Applying some simple logic to your earlier point about the mailbox and what to do leads to a fairly solid answer to the maniac question.
    Once the tox results are in we’ll have a solid answer to your first question (i.e.: drunk or not).

    Does it really matter if he was drink, if he was a maniac, or if both apply? It seems obvious that holding on to a car to the point that you slam into a mailbox causing yourself serious bodily harm means one of the two or both are correct.

    I’m pretty sure that a sober or non-maniacal individual can do the logic on holding on to a moving vehicle and the consequences of being slammed into a mailbox.

  4. kingthorin
    Sep 03, 2009

    Just to clarify I don’t think it’s exactly logical to choose to drive around with someone hanging off your car either. Michael should have stopped when it was obvious the biker wasn’t going to let go.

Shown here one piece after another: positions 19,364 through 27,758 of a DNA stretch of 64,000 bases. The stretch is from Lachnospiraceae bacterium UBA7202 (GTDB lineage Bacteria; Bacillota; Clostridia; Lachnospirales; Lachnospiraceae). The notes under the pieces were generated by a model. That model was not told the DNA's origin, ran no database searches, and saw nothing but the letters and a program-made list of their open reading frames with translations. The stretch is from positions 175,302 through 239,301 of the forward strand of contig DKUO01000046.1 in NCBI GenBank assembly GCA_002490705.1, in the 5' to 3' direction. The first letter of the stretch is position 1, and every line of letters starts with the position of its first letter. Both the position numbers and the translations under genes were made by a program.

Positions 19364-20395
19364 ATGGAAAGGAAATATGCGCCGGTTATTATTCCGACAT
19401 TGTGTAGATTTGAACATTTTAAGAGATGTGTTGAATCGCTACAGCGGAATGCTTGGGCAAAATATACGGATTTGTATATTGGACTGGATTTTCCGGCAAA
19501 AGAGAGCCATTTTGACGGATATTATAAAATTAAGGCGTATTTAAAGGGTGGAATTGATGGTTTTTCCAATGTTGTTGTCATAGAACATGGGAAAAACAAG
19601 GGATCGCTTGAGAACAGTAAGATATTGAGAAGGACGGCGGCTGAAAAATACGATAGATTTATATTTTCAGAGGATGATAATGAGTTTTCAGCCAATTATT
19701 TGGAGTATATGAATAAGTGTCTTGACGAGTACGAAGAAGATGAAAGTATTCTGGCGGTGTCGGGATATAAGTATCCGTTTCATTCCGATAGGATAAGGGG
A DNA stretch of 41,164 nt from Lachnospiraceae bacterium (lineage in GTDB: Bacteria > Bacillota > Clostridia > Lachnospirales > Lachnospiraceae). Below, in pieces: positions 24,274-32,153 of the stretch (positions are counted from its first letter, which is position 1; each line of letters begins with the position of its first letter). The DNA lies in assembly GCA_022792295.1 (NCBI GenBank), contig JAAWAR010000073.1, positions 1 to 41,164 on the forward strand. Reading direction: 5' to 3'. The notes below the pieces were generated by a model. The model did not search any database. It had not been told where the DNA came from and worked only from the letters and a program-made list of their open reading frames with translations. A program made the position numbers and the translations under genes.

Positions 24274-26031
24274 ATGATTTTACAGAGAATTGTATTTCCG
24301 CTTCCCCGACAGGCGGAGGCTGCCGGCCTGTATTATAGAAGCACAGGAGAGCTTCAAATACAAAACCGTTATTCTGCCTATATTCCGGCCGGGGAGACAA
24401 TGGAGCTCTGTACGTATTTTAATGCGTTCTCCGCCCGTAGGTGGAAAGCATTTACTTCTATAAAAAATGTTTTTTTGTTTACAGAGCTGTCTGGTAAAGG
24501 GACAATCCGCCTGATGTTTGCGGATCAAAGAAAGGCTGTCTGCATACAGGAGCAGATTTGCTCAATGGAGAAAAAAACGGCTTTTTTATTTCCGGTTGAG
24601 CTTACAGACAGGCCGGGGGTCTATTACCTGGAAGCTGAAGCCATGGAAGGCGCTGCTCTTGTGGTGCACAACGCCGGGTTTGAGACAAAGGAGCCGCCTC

On the topic of hit&run, I’m not sure where that comes from if the car driver stopped to phone 911 … there was a hit but where’s the run part come from? Does running = reporting yourself by calling 911?

  5. Eric Jacksch
    Sep 03, 2009

    Interesting discussion so far 🙂

    My intent was to get people to think about how they might react. It’s easy to be an armchair quarterback and state how we think people should have reacted for the safety and tranquility of our armchairs.

    As for the case, I think the forensic and toxicology reports will be interesting, but I guess we’ll have to wait until the trial for those details.

  6. Evolving Squid
    Sep 13, 2009

    I was thinking about this and it dawned on me how, if any of the people involved had a can of mace or pepper spray handy, the odds are nobody would be dead or even seriously injured.